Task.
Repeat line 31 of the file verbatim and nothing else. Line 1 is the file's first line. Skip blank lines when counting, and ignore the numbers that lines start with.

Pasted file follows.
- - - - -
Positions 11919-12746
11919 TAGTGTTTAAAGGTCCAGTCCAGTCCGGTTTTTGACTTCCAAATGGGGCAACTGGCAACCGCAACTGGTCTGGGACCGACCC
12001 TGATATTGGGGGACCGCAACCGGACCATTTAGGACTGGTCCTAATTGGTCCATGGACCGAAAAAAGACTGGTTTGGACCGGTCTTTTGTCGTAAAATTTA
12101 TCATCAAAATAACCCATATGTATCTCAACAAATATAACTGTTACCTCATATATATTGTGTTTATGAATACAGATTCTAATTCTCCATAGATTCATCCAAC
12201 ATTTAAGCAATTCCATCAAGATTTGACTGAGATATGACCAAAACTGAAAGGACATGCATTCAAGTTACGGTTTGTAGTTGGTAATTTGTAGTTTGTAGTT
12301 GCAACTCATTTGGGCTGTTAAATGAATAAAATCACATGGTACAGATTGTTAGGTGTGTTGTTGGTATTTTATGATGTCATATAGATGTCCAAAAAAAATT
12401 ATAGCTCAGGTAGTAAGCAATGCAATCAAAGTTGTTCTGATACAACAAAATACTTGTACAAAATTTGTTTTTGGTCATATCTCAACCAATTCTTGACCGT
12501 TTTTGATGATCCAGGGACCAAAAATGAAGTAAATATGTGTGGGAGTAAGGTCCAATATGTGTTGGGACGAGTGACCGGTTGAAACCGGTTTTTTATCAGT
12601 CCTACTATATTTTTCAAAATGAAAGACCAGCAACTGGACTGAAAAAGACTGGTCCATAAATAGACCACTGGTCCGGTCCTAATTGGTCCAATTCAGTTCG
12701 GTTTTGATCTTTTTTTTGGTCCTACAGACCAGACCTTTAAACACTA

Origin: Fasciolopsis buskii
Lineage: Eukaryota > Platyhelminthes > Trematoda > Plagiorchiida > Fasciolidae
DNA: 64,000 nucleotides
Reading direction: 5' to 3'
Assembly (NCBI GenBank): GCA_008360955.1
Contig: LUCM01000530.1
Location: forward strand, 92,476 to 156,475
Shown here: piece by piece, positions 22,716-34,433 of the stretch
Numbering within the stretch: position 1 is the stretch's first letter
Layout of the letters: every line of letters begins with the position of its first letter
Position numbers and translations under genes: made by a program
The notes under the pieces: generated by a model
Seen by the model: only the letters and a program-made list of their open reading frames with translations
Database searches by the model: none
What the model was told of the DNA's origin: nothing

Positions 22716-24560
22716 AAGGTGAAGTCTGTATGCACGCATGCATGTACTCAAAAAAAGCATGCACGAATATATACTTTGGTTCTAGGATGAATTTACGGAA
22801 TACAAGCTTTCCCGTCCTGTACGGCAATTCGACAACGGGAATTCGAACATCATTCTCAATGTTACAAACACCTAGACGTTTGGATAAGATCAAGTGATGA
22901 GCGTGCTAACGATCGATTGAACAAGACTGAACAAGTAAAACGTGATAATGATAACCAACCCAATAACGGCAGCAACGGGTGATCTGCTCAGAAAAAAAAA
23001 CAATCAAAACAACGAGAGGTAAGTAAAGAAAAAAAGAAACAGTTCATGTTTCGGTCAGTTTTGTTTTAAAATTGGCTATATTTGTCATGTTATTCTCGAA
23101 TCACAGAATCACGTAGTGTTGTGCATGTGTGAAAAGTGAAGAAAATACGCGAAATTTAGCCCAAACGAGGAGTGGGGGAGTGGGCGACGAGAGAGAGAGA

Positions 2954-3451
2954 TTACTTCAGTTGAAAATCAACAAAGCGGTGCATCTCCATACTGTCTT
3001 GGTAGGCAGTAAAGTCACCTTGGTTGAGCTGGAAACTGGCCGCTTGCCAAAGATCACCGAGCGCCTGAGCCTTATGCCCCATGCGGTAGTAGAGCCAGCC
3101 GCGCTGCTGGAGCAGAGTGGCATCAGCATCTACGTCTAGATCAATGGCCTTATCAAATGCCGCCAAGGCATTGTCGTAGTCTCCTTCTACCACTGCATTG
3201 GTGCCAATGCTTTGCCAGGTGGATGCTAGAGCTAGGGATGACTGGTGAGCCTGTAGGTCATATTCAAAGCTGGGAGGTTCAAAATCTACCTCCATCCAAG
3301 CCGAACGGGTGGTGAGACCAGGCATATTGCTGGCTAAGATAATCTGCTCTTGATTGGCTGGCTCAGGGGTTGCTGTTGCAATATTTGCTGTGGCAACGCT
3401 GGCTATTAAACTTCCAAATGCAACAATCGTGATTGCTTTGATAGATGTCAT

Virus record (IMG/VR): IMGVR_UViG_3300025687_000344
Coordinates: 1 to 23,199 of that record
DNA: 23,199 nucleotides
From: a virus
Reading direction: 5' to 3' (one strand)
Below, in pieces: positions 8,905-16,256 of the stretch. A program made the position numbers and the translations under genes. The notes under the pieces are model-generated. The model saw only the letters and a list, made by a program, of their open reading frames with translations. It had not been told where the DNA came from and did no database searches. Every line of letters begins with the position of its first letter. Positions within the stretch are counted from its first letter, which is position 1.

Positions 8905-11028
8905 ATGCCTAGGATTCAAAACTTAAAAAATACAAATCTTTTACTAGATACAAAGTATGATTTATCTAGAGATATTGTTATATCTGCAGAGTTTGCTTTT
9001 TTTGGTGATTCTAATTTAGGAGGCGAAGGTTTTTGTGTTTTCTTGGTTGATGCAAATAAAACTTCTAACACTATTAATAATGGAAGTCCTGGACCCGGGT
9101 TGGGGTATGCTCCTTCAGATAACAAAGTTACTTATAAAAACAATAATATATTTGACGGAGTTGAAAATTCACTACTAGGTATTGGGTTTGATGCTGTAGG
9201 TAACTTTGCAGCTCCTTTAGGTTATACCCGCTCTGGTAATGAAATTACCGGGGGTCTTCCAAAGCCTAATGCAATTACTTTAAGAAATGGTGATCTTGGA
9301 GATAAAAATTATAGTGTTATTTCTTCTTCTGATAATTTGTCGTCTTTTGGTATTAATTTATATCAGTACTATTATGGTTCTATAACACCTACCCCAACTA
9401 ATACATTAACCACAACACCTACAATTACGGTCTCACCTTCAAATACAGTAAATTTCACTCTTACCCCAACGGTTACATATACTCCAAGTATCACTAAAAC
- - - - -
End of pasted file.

23101 TCACAGAATCACGTAGTGTTGTGCATGTGTGAAAAGTGAAGAAAATACGCGAAATTTAGCCCAAACGAGGAGTGGGGGAGTGGGCGACGAGAGAGAGAGA